The Bollettieri Development System
In the early stages of my career, I realized that if I worked longer and harder than anyone else and surrounded myself with loyal, committed people, I could be somebody. I realized that if I learned from my defeats and had the support of my friends, I could make an impact on children. This has been my life's work, and it has paved the way for what has become the Nick Bollettieri Tennis Academy at IMG Academies.

Returning Serve
It is a common phenomenon in the game of tennis for players to spend the majority of their time and energy focusing on their serve. Although I am not disputing the importance of a great serve, I like to have my students practice and place more emphasis on developing a great return of serve. The best professional players instantly put pressure on the server with great return of serves. Let's delve a little deeper into this crucial part of the game.

Nadal Does It, Why Can't I?
Rafael Nadal is an incredible player; his physical make-up, movement, tenacity, and "will to win" have ensured his spot in either the #1 or #2 spot in the world.Nadal's game is an extremely "physical" one, which includes his heavy top-spin forehand hit with a full western grip. People love to emulate the top players, so if Nadal hits with a full western grip then they want to, too! But, before you make this game style decision, let's examine the western grip a little closer.

Monica Seles - Two Handed Wonder
Monica Seles holds a special spot in this coach's heart. Her competitive spirit was second-to-none, she is genuinely kind, and her professional accomplishments are numerous and impressive. She will be inducted into the International Tennis Hall of Fame in 2009. Bollettieri reflects on Seles' game - and her contributions to the sport.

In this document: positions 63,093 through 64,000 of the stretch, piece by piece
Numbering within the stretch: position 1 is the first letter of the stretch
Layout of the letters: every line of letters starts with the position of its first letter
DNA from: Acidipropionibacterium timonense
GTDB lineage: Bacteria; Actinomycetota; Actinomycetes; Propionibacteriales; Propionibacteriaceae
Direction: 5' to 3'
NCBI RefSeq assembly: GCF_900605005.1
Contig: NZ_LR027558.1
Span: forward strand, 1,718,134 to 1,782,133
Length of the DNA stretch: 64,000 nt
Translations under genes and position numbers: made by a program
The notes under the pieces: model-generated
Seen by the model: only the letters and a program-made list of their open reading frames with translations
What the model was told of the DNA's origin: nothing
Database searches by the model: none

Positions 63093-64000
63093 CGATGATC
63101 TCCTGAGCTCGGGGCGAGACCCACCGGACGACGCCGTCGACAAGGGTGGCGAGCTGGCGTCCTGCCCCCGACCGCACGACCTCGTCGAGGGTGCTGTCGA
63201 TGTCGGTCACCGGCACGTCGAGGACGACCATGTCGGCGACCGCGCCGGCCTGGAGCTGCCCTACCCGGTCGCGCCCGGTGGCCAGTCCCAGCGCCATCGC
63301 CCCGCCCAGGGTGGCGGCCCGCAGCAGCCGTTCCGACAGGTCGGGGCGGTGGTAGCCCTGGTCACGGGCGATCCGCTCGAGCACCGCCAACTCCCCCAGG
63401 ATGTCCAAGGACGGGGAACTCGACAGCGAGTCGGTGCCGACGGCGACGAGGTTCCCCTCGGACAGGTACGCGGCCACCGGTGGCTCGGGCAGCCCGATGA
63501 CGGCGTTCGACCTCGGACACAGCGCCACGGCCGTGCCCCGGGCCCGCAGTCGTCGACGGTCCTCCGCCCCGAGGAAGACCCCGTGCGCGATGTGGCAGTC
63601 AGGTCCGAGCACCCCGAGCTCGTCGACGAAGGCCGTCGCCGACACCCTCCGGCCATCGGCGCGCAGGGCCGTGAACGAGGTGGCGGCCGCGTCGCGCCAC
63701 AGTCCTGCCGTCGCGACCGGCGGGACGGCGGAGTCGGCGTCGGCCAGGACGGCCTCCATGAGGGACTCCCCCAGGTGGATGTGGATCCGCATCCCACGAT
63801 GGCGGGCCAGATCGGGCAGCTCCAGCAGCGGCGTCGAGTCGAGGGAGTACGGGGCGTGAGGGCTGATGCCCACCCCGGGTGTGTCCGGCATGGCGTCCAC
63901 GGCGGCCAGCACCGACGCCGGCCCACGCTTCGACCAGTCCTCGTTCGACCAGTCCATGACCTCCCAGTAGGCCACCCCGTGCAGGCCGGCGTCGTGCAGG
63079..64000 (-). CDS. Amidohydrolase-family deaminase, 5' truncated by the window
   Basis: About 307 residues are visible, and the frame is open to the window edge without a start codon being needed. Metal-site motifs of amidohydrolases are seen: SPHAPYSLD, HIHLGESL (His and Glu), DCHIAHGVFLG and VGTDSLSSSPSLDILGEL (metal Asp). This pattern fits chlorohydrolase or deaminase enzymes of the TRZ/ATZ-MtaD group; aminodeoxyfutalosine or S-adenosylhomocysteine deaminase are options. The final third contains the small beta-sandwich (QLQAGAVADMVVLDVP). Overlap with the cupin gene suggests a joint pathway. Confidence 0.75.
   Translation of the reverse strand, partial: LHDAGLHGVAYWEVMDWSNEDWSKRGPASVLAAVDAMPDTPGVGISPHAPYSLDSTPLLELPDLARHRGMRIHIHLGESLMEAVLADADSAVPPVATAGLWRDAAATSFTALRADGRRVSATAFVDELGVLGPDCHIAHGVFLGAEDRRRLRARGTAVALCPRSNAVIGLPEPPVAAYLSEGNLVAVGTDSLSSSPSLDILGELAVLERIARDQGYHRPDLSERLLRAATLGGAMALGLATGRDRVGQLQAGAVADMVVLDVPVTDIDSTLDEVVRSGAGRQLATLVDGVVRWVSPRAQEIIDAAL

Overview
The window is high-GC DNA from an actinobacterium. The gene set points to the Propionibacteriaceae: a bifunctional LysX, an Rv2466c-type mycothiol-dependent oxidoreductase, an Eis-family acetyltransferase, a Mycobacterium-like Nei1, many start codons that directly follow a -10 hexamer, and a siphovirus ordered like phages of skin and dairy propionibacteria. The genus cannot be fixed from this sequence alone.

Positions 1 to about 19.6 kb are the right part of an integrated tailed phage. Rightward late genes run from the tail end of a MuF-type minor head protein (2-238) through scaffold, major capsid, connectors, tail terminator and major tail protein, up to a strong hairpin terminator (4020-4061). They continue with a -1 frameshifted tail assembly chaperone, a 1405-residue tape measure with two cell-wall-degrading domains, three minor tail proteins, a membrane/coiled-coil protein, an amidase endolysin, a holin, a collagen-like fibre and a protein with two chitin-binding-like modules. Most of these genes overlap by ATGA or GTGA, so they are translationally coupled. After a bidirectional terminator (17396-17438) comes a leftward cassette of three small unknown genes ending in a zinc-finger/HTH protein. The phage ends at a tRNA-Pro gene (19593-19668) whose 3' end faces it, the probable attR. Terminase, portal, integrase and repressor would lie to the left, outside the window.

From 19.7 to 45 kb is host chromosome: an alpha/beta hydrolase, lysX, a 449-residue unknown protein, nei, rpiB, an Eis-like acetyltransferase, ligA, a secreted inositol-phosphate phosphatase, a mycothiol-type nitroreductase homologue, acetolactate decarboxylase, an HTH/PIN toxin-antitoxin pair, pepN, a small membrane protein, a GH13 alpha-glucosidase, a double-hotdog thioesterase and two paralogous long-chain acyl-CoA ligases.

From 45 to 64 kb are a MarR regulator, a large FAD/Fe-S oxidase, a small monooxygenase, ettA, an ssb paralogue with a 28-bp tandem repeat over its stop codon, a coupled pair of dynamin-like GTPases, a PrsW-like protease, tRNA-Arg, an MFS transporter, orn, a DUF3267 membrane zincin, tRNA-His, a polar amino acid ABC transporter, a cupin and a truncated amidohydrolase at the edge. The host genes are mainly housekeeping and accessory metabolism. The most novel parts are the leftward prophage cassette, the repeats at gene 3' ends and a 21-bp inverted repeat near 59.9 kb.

Parental Involvement
A scratch of the head, an eye-roll after a double fault, a painful wince - children are amazingly perceptive and acutely aware of their parents' reactions to their performance on the court. Nick Bollettieri talks about the role of the parent with the tennis-playing junior, and how parents can help children be happy, healthy, and successful both in life and on the court.

Courier: "The Grinder"
Jim Courier's career can be summed up in just a few words: hard work, guts, and passion! He has had to work for everything that has come to him in life, but the fruits of his labor have produced four Grand Slam titles, a #1 ranking in the world, and membership on the victorious 1992 Davis Cup Team.

Jelena's Climb to the Top
Even though it happened and lasted for just one week, Jelena Jankovic's journey to reach the top of the tennis world was achieved! As anyone who has ever successfully climbed a mountain unattainable by the vast majority of their peers, her sense of triumph and euphoria was both deserved and hard-earned. Jelena made it to the top through sheer hard work and determination.

Racket-Head Speed: What is it and how do I get more of it?
The term racket-head speed is thrown around by tennis commentators, coaches, spectators and players all the time. Generating this speed consistently is the solution to a more powerful game. The faster you can get your racket moving through the zone when making contact with the ball, generally the more power you will have. Let's talk about how to generate more racket-head speed without sacrificing control...